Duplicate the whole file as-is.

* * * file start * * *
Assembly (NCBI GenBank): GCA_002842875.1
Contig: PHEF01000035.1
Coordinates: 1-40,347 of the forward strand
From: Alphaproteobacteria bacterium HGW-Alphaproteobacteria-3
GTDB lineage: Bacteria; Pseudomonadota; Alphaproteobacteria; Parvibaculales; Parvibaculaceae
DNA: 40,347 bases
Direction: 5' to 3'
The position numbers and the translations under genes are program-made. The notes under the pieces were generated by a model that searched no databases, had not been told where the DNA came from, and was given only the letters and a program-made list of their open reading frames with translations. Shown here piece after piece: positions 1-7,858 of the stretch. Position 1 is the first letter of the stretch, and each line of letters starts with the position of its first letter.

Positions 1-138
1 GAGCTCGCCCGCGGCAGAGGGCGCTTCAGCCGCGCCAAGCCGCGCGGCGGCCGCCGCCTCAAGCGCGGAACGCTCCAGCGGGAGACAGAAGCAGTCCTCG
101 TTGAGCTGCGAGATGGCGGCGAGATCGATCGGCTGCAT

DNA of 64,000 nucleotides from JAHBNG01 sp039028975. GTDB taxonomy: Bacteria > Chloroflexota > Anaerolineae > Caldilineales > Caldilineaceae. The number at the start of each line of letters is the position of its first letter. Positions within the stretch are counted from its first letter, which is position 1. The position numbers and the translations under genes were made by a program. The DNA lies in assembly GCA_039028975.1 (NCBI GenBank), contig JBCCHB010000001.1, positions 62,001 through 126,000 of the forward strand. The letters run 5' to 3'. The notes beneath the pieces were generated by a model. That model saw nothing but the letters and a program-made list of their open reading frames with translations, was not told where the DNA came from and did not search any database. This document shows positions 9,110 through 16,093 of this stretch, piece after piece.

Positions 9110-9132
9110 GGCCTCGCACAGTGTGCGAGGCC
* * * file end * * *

Assembly (NCBI GenBank): GCA_002842875.1
Contig: PHEF01000035.1
Coordinates: 1-40,347 of the forward strand
From: Alphaproteobacteria bacterium HGW-Alphaproteobacteria-3
GTDB lineage: Bacteria; Pseudomonadota; Alphaproteobacteria; Parvibaculales; Parvibaculaceae
DNA: 40,347 bases
Direction: 5' to 3'
The position numbers and the translations under genes are program-made. The notes under the pieces were generated by a model that searched no databases, had not been told where the DNA came from, and was given only the letters and a program-made list of their open reading frames with translations. Shown here piece after piece: positions 1-7,858 of the stretch. Position 1 is the first letter of the stretch, and each line of letters starts with the position of its first letter.

Positions 1-138
1 GAGCTCGCCCGCGGCAGAGGGCGCTTCAGCCGCGCCAAGCCGCGCGGCGGCCGCCGCCTCAAGCGCGGAACGCTCCAGCGGGAGACAGAAGCAGTCCTCG
101 TTGAGCTGCGAGATGGCGGCGAGATCGATCGGCTGCAT

DNA of 64,000 nucleotides from JAHBNG01 sp039028975. GTDB taxonomy: Bacteria > Chloroflexota > Anaerolineae > Caldilineales > Caldilineaceae. The number at the start of each line of letters is the position of its first letter. Positions within the stretch are counted from its first letter, which is position 1. The position numbers and the translations under genes were made by a program. The DNA lies in assembly GCA_039028975.1 (NCBI GenBank), contig JBCCHB010000001.1, positions 62,001 through 126,000 of the forward strand. The letters run 5' to 3'. The notes beneath the pieces were generated by a model. That model saw nothing but the letters and a program-made list of their open reading frames with translations, was not told where the DNA came from and did not search any database. This document shows positions 9,110 through 16,093 of this stretch, piece after piece.

Positions 9110-9132
9110 GGCCTCGCACAGTGTGCGAGGCC